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control engineering data

Configuration management is the process of controlling engineering data. It includes identifying the engineering data required for manufacture (configuration identification), controlling changes, maintaining the engineering database (configuration control), reviewing and auditing the engineering data (configuration audit), and verifying that the hardware is built as designed (configuration verification). Changes to the engineering data (engineering change orders and procedure change orders) are also tracked. For military contracts, MIL-STD 483, MIL-STD 1521, and DOD-STD 480 itemize configuration-management requirements. Most aerospace contractors have systems that conform to these standards.

12.2 Manufacture of High-Reliability Hardware

The first step in manufacturing spacecraft hardware is to translate the engineering data into manufacturing plans, flows, instructions, manufacturing aids, and tooling. This occurs as the design matures and manufacturing personnel may influence the design for ease of manufacture. Engineering data is formally released at a Critical Design Review. Typically, we review manufacturing plans at this time or in a Manufacturing Readiness Review shortly afterward.

The manufacturing planning starts with subassemblies by generating parts kits, preparing detailed procedures for assembly, and identifying inspection and test requirements. We must also identify special facilities (such as clean rooms); manufacturing methods, precautions, and controls; and training and certification levels of personnel. Based on these plans, we then call out the manufacturing steps in detailed procedures. A copy of the procedures travels with the hardware and is checked off as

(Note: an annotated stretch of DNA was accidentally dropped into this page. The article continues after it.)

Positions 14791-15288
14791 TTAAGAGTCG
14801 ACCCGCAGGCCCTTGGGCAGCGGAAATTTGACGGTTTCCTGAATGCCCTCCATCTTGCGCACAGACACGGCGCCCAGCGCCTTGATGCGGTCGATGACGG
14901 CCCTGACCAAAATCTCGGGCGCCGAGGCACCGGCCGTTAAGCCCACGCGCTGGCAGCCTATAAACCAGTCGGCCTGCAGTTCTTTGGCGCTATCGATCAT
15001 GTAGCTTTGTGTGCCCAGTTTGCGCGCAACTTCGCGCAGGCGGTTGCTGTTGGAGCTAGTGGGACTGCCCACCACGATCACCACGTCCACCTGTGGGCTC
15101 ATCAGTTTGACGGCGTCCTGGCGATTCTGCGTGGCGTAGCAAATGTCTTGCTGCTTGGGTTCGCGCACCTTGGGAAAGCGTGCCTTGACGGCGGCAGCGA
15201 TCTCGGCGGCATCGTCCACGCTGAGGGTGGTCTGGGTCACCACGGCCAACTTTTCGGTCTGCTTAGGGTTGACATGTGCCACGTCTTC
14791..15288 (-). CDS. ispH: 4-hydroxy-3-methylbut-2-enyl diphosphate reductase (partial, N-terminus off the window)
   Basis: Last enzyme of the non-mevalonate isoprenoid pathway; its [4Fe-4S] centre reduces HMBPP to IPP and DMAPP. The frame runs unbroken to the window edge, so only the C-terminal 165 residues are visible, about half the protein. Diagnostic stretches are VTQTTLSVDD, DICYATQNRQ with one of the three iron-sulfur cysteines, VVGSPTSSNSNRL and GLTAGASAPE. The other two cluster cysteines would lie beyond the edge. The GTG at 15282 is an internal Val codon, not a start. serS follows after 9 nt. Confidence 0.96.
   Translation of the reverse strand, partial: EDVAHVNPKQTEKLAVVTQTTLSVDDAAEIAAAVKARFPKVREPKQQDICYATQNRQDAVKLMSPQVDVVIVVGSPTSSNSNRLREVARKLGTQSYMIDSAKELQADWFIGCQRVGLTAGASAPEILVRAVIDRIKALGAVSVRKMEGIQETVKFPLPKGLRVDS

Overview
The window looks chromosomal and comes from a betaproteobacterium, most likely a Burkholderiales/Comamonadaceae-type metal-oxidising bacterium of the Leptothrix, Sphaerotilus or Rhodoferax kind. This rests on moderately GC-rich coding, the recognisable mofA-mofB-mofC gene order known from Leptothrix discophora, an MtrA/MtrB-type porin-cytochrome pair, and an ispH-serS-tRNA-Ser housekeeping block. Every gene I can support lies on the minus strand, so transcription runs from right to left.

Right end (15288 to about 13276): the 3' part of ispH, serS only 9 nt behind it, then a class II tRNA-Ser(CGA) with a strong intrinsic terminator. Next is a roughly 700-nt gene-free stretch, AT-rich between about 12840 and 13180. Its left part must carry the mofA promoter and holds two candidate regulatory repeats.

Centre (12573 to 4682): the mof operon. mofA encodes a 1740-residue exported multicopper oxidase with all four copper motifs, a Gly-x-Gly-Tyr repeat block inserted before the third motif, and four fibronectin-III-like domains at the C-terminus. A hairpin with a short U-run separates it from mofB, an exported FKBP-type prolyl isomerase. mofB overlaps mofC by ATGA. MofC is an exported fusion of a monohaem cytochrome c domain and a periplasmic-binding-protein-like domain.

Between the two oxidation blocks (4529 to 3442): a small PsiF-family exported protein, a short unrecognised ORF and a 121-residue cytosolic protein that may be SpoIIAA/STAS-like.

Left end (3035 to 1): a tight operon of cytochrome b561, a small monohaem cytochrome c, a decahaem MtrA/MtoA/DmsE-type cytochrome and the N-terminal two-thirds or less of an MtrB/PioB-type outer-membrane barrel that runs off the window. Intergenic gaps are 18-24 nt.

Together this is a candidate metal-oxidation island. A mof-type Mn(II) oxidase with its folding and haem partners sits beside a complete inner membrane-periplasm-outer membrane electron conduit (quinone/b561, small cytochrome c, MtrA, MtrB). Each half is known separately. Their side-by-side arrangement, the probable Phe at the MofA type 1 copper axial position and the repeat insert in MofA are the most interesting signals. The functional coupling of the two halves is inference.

* Military specifications and standards are no longer being maintained and are due to be superseded by industry standards which are not yet in place.

the steps are completed. This paper becomes part of the permanent record of the assembly. Inspection and test results are also part of the record, and some installations include photographs of each assembly.

Manufacturers buy most raw materials from certified vendors, who certify the material quality. They buy electronic piece parts to meet individual specifications which call out performance and quality requirements. Under current practices, high-reliability electronic parts are constructed for a particular program. Such procurement takes a long time, and most parts undergo extensive testing before combining into components. Flight hardware usually requires the highest level of reliability, which in the past has been called S-level. Lower reliability parts may work for prototype and qualification units not intended for flight. In addition to vendor lead times, each part order must be bid and negotiated, which adds weeks to the procurement time. The current practice is to have the part supplier test each part for performance (group A tests) and a sample from each lot to extremes (group B and C tests). The manufacturer bums the parts in while monitoring their performance and does a destructive physical analysis (DPA test) on a sample.